Employment

United Negro College Fund

Dillard University

National Faculty

Wilson Financial

Fulton Board County Commissioner

Spelman College

City of Atlanta

Favorite Color

Blue

Timing Pairs
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DAStories

Tape: 1 Story: 1 - Slating of Michael Lomax's interview

Tape: 1 Story: 2 - Michael Lomax lists his favorites

Tape: 1 Story: 3 - Michael Lomax describes his mother's family background, pt. 1

Tape: 1 Story: 4 - Michael Lomax describes his mother's family background, pt. 2

Tape: 1 Story: 5 - Michael Lomax talks about his mother's education

Tape: 1 Story: 6 - Michael Lomax describes his paternal grandfather's background

Tape: 1 Story: 7 - Michael Lomax talks about his paternal grandmother's family background, pt. 1

Tape: 1 Story: 8 - Michael Lomax describes his paternal grandmother's family background, pt. 2

Tape: 1 Story: 9 - Michael Lomax talks about his family's migration out of the South

Tape: 1 Story: 10 - Michael Lomax talks about his paternal grandfather's financial success

Tape: 1 Story: 11 - Michael Lomax reflects upon the richness of his family history

Tape: 1 Story: 12 - Michael Lomax describes the Dunbar Cocktail Lounge and Grill on Central Avenue in Los Angeles, California

Tape: 1 Story: 13 - Michael Lomax talks about his parents' courtship

Tape: 2 Story: 1 - Michael Lomax talks about his mother's manuscripts

Tape: 2 Story: 2 - Michael Lomax describes his parents' personalities and interests

Tape: 2 Story: 3 - Michael Lomax talks about his mother's coverage of the Civil Rights Movement

Tape: 2 Story: 4 - Michael Lomax describes his paternal grandparents' personalities

Tape: 2 Story: 5 - Michael Lomax remembers his early exposure to African American celebrities

Tape: 2 Story: 6 - Michael Lomax talks about his parents' association with leftists in Los Angeles, California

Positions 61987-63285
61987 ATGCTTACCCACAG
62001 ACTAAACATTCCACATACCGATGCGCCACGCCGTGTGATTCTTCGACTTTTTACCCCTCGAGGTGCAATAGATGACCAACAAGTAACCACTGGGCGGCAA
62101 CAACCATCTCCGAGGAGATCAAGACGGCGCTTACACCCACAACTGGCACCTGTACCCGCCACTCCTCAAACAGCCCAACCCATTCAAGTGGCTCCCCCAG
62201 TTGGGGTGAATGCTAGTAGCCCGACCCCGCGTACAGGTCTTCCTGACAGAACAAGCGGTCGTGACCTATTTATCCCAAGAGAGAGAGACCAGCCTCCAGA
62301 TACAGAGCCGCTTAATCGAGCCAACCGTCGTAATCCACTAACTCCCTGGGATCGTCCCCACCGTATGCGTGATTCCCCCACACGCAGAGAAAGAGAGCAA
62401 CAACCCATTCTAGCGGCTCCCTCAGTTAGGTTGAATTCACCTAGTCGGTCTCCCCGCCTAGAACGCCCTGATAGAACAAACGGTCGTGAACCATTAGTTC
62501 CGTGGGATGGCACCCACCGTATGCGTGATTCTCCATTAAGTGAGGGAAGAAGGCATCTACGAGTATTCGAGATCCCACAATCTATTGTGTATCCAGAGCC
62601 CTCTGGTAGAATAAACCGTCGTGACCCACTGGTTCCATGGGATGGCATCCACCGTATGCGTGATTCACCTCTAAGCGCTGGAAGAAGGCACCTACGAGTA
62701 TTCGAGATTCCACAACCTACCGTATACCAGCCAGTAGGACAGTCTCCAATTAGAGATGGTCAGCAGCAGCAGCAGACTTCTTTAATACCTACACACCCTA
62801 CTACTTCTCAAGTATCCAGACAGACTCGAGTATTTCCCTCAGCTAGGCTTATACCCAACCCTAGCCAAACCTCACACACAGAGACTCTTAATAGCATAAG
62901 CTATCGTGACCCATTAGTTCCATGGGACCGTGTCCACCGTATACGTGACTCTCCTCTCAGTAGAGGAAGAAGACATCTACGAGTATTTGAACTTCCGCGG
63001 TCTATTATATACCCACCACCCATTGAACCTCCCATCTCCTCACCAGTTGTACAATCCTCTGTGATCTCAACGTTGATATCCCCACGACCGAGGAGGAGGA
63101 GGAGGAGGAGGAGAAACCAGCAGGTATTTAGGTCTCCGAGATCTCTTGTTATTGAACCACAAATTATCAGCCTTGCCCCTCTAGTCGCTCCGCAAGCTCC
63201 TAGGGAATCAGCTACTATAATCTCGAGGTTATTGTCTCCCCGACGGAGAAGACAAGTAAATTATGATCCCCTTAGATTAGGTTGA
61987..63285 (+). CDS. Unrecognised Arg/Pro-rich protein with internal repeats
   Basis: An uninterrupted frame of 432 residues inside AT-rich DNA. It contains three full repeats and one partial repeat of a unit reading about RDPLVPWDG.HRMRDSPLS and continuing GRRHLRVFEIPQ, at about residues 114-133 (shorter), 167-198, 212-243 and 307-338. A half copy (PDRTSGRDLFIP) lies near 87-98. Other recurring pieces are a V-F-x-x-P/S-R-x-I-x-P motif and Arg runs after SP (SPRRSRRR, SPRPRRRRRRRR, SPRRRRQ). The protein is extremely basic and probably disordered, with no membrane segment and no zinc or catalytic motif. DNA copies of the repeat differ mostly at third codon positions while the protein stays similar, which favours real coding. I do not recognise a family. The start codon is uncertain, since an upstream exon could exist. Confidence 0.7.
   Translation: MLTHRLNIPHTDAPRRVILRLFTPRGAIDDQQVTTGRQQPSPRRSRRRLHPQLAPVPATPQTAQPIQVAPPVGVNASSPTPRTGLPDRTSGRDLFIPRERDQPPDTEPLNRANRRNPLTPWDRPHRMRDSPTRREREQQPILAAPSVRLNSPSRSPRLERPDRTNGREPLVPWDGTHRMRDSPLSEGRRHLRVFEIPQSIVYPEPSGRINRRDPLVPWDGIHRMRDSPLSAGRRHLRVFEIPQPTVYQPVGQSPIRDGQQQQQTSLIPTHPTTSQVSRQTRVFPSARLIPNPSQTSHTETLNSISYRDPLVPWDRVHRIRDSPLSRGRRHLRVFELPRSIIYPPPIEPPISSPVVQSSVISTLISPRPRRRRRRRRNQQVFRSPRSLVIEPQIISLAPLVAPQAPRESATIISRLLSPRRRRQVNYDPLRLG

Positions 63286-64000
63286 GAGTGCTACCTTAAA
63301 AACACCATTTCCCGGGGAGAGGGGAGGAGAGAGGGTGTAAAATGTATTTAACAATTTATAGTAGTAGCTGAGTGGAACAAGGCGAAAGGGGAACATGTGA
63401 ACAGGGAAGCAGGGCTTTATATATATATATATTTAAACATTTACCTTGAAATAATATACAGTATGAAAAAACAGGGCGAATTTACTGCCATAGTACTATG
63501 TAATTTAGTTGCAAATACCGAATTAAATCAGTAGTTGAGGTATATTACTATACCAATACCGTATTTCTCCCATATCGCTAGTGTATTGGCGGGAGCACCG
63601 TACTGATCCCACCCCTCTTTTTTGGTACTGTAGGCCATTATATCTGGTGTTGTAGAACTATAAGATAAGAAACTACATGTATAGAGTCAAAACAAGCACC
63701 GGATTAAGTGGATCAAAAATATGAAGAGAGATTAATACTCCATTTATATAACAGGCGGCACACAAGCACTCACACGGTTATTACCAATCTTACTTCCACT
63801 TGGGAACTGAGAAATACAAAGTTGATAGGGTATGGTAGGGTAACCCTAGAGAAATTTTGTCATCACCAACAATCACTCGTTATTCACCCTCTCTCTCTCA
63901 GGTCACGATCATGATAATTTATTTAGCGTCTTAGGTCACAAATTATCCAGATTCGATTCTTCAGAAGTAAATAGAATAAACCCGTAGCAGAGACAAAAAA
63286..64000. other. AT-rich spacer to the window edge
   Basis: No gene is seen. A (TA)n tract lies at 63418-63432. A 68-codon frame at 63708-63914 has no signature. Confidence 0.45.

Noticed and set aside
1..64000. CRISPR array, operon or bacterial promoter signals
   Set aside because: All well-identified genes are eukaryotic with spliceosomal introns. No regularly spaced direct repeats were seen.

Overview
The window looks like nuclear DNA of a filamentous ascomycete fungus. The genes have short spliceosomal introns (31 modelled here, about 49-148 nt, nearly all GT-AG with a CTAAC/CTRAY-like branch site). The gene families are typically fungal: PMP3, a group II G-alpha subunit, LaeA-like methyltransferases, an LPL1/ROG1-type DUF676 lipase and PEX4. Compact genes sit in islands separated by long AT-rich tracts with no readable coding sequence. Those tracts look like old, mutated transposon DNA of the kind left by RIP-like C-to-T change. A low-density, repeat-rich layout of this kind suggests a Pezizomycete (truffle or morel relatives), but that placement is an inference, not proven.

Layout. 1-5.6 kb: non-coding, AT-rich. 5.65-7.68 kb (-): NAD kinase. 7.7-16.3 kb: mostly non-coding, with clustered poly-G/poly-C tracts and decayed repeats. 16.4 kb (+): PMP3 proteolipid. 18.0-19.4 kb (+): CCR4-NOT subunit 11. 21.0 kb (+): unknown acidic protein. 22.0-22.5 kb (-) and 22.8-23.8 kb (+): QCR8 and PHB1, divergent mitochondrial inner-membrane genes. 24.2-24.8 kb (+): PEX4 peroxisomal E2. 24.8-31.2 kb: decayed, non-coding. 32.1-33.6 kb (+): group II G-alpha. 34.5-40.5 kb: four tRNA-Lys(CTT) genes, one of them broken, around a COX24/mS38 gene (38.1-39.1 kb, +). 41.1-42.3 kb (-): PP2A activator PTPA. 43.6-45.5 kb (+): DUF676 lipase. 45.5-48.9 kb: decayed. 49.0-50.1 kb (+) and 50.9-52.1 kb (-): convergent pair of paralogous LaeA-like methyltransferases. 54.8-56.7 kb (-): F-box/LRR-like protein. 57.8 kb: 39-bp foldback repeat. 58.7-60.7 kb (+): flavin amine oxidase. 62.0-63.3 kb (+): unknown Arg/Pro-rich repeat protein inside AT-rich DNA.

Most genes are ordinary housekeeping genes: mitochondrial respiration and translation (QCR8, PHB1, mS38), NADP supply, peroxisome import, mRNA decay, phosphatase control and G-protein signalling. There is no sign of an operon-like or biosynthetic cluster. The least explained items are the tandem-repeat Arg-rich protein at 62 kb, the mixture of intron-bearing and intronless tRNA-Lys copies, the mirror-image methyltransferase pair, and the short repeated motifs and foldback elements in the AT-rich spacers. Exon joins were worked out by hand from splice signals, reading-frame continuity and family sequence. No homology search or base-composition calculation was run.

Tape: 2 Story: 7 - Michael Lomax lists his siblings

Tape: 2 Story: 8 - Michael Lomax describes his earliest childhood memories

Tape: 2 Story: 9 - Michael Lomax describes the sights, sounds and smells of his childhood, pt. 1

Tape: 2 Story: 10 - Michael Lomax describes the sights, sounds and smells of his childhood, pt. 2

Tape: 3 Story: 1 - Michael Lomax describes his neighborhood in Los Angeles, California

Tape: 3 Story: 2 - Michael Lomax remembers his parents' divorce

Tape: 3 Story: 3 - Michael Lomax remembers moving to Tuskegee, Alabama

Tape: 3 Story: 4 - Michael Lomax describes his community in Tuskegee, Alabama

Tape: 3 Story: 5 - Michael Lomax talks about his inheritance

Tape: 3 Story: 6 - Michael Lomax describes his mother's decision to cover the Civil Rights Movement

Tape: 3 Story: 7 - Michael Lomax remembers the Watts riots of 1965

Tape: 3 Story: 8 - Michael Lomax talks about the influence of his paternal grandmother

Tape: 3 Story: 9 - Michael Lomax remembers his early interest in reading

Tape: 3 Story: 10 - Michael Lomax recalls his admission to Morehouse College in Atlanta, Georgia

Tape: 4 Story: 1 - Michael Lomax remembers Morehouse College President Benjamin Mays